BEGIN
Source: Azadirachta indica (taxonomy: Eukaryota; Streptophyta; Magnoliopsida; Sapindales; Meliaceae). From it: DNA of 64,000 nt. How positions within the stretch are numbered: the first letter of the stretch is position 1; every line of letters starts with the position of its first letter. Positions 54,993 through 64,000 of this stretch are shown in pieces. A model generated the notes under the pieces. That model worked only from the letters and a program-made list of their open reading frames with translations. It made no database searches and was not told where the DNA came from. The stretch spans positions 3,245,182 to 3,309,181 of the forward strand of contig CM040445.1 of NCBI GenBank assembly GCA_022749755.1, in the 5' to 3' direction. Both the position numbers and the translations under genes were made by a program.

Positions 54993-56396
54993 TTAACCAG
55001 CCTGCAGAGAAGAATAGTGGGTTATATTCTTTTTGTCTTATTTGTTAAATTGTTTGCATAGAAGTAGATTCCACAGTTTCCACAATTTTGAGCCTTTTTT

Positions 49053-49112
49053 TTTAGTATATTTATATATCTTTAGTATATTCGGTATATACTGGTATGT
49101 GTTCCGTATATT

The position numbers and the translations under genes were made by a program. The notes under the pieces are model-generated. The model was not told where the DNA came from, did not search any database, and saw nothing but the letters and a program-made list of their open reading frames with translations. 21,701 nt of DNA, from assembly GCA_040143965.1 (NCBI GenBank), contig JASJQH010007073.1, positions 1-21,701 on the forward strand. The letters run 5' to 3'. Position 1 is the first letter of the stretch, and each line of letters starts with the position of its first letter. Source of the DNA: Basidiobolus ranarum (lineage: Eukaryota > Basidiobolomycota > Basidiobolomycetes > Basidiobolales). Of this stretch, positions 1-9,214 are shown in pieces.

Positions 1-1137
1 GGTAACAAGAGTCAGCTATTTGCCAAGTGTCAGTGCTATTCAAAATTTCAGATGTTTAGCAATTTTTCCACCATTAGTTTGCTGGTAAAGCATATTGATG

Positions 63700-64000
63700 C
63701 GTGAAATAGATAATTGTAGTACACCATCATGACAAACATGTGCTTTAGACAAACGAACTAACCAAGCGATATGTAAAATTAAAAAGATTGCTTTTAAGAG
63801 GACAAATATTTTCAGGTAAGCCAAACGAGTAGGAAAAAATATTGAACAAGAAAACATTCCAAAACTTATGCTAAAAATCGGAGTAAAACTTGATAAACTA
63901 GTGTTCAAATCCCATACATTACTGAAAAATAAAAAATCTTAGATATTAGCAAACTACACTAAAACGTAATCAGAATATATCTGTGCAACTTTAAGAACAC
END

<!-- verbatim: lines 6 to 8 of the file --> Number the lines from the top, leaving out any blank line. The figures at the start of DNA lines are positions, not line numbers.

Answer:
49053 TTTAGTATATTTATATATCTTTAGTATATTCGGTATATACTGGTATGT
49101 GTTCCGTATATT

The position numbers and the translations under genes were made by a program. The notes under the pieces are model-generated. The model was not told where the DNA came from, did not search any database, and saw nothing but the letters and a program-made list of their open reading frames with translations. 21,701 nt of DNA, from assembly GCA_040143965.1 (NCBI GenBank), contig JASJQH010007073.1, positions 1-21,701 on the forward strand. The letters run 5' to 3'. Position 1 is the first letter of the stretch, and each line of letters starts with the position of its first letter. Source of the DNA: Basidiobolus ranarum (lineage: Eukaryota > Basidiobolomycota > Basidiobolomycetes > Basidiobolales). Of this stretch, positions 1-9,214 are shown in pieces.